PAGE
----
Some weapons are banned. Most Gloranthan cities ban the carrying of long weapons. Imagine walking through modern day London with a sub-machine gun (OK, Los Angeles shouldn't be a problem, though:) ). If certain weapons were banned, it might slow down their takeup.

Some weapons are more suitable for certain situations. A thief, for example, might carry a knife rather than a dagger as it is less conspicuous, doesn't make him look like a killer and can be used to cut bread.

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First off, the sword is typically a better weapon overall than most other melee weapons. It is fairly strong, and highly verstile, as you can slash & stab with it. Many other weapons of the era were either not as study, slower, or not a versitile. Swords were the weapons for the rich. So in a way they should be better.

A couple of things there. Swords really aren't for just the rich. Many ancient and medieval societys had access to swords for their common soldiers, as well as the rich. (The poor farmers may not have had the "extra" resources to spend on a nice sword, but the poor soldier certainly would have been able to manage it.) I'd agree that a good slashing sword probably is a superior weapon to most other weapons in a standard 1-on-1 RPG style combat. I wouldn't agree that it's superior outside of that. It's main advantages are flexibiliity and balance.

One huge advantage of a sword, especially from an RPG perspective, is that you can sheath it. A spear, mace, axe, etc. really isn't designed to be "holstered", so are more effort to transport and are also much harder to appear nonthreatening with.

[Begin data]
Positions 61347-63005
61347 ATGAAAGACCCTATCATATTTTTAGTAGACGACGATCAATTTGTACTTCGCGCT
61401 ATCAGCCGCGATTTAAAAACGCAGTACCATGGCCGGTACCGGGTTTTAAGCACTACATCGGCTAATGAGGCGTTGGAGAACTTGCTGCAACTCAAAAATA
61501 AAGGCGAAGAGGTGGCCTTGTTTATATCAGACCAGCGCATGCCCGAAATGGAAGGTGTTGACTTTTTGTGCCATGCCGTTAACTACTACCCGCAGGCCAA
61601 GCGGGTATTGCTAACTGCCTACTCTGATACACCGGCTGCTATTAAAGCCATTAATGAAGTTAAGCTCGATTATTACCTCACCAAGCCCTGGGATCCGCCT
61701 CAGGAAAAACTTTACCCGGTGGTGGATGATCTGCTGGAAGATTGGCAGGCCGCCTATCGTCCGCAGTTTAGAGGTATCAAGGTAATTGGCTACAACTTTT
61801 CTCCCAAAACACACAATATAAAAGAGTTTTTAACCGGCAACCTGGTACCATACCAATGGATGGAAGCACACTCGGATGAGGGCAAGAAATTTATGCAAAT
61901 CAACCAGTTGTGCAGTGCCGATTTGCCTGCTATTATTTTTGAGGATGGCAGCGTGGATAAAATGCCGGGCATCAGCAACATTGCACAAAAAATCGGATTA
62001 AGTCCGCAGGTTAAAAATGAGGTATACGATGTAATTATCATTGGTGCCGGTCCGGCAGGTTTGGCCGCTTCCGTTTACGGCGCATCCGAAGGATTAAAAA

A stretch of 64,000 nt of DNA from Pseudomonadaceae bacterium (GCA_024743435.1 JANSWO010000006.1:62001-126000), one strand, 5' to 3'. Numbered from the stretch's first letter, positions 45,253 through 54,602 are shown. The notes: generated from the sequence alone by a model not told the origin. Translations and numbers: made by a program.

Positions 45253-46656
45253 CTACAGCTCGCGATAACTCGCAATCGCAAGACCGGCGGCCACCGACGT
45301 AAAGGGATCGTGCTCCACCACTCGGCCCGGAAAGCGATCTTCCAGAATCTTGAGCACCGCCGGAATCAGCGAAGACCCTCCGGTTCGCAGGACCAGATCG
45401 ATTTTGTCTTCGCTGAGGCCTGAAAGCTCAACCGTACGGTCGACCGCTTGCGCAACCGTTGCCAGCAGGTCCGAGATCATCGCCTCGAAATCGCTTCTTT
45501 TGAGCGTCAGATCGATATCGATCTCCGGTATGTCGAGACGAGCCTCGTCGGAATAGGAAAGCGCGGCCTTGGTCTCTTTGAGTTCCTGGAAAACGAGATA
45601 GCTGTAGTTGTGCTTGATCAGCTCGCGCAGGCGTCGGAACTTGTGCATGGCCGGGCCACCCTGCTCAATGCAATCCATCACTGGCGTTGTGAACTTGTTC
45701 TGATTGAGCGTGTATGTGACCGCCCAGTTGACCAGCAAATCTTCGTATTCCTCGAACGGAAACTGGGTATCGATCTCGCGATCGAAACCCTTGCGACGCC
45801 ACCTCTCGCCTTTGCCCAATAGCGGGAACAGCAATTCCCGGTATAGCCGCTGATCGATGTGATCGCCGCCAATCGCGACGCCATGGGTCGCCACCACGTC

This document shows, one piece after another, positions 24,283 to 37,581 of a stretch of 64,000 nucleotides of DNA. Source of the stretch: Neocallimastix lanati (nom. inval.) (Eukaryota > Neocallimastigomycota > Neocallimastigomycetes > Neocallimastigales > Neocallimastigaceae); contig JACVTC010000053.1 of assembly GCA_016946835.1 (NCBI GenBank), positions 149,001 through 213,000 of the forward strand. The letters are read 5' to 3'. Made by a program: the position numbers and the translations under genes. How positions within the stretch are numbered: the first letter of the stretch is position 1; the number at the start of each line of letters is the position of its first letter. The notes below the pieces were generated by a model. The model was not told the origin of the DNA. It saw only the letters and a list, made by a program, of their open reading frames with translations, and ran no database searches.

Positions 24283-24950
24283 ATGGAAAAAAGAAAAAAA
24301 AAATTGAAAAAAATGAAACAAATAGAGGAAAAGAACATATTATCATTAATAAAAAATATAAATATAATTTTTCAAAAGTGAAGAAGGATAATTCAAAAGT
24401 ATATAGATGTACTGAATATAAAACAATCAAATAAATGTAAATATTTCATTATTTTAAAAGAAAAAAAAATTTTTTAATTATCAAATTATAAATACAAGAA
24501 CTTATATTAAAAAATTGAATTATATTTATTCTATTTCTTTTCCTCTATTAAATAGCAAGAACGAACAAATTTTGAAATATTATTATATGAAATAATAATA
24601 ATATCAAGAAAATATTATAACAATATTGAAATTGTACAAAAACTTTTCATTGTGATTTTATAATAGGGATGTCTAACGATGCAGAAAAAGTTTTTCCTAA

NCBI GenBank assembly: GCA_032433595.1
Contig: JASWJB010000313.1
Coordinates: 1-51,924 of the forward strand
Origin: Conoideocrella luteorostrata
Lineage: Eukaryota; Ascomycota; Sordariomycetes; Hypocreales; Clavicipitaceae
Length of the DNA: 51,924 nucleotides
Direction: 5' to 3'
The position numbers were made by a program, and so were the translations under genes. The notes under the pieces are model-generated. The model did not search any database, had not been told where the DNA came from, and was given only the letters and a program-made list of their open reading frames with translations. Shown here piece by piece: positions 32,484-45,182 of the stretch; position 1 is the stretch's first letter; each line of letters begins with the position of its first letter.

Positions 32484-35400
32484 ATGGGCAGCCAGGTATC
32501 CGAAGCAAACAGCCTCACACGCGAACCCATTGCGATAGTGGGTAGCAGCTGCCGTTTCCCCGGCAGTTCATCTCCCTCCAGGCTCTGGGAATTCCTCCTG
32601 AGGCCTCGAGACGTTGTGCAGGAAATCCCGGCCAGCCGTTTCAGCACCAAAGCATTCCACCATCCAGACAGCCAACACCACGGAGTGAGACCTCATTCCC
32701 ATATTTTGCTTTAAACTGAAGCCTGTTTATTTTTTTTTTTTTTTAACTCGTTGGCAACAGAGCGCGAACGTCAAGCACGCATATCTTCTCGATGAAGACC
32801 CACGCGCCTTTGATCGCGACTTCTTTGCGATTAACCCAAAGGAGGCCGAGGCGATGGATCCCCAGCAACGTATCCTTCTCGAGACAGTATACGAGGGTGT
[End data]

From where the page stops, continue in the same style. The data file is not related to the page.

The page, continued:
Also, weapon reach isn't a big issue in RQ, but is a big factor in real combat. The spear has been and continues to be (thanks to they bayonet) a very useful weapon in part because it has a nice reach advantage over most swords, aces, and maces.

It has reach and is quicker weapon to wield, if we're talking one handed spears. In many ways, a competent warrior with armor, shield, and spear has an advantage over a similarly skilled warrior with armor, shield, and sword. (I'm ignoring larger spears as they require formational tactics to be effective. They're too unwieldy to be used in small skirmish combat.) RQ does deal with reach. That's what weapon SRs represent. It just doesn't do it beyond a certain level of granularity (like anything else).

Oh, and I disagree with Nighshade about the spear. The Egyptians, the Greeks, medieval militia, Swiss Pikemen, bayonet. The weapon has been one of the most used weapons throughout history.

Correct. For most of history, the spear is the dominant battlefield weapon, especially in the hands of highly trained professional soldiers. There's a reason for this and it has nothing to do with the spear being cheap or easier to wield (which it isn't) than other weapons.

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Militia didn't use them because they were a good weapon; they used them because they were easy to use and cheap. Same is really true of the use of bayonet on weapons (the fact they'd do double duty as a dagger didn't hurt). Most of the others were using them during periods when the other weapon choices were, frankly, often substandard, and before breakout into specialized troops. I already acknowledged the benefit of the Pike, but notice its a specialized weapon in the end; it was designed primarily to deal with cavalry, which used lances.

You're all over the place here on how effective a spear is... :)

Obviously, militias use what is cheap and available. (Spears are no easier to use than a sword. However, they are inherently a defensive weapon, so are a natural for nonprofessionals.) Similarly, the bayonet is pretty much just the logical extension of what can physically be done with a rifle, and is the natural extension of pike and musket formations: combining the functions initially.